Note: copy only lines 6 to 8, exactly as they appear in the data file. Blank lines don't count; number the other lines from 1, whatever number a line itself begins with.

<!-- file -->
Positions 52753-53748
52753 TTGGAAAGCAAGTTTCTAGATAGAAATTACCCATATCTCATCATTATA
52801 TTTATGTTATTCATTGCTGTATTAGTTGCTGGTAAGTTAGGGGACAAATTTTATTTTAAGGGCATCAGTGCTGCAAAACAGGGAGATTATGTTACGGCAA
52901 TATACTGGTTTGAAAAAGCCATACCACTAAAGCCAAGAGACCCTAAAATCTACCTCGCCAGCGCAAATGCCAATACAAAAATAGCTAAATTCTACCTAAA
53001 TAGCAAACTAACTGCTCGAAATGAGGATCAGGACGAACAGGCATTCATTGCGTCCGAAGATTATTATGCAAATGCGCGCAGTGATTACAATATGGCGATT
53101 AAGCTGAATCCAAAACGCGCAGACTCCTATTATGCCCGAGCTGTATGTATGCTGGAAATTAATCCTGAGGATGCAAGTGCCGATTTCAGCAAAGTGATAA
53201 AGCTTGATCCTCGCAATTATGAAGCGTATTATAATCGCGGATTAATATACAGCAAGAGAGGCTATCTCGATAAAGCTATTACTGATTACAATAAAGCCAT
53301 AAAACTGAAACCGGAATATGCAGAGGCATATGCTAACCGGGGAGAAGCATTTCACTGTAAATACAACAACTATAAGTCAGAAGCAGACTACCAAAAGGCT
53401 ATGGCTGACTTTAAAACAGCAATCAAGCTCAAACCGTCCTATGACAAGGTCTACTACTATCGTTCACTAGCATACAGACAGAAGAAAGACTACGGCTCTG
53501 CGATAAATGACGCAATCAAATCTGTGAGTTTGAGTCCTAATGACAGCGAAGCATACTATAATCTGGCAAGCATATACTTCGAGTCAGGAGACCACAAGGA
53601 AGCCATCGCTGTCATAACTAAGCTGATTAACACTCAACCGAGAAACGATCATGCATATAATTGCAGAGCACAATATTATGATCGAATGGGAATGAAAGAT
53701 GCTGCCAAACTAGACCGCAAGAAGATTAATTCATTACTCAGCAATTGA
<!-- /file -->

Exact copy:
53101 AAGCTGAATCCAAAACGCGCAGACTCCTATTATGCCCGAGCTGTATGTATGCTGGAAATTAATCCTGAGGATGCAAGTGCCGATTTCAGCAAAGTGATAA
53201 AGCTTGATCCTCGCAATTATGAAGCGTATTATAATCGCGGATTAATATACAGCAAGAGAGGCTATCTCGATAAAGCTATTACTGATTACAATAAAGCCAT
53301 AAAACTGAAACCGGAATATGCAGAGGCATATGCTAACCGGGGAGAAGCATTTCACTGTAAATACAACAACTATAAGTCAGAAGCAGACTACCAAAAGGCT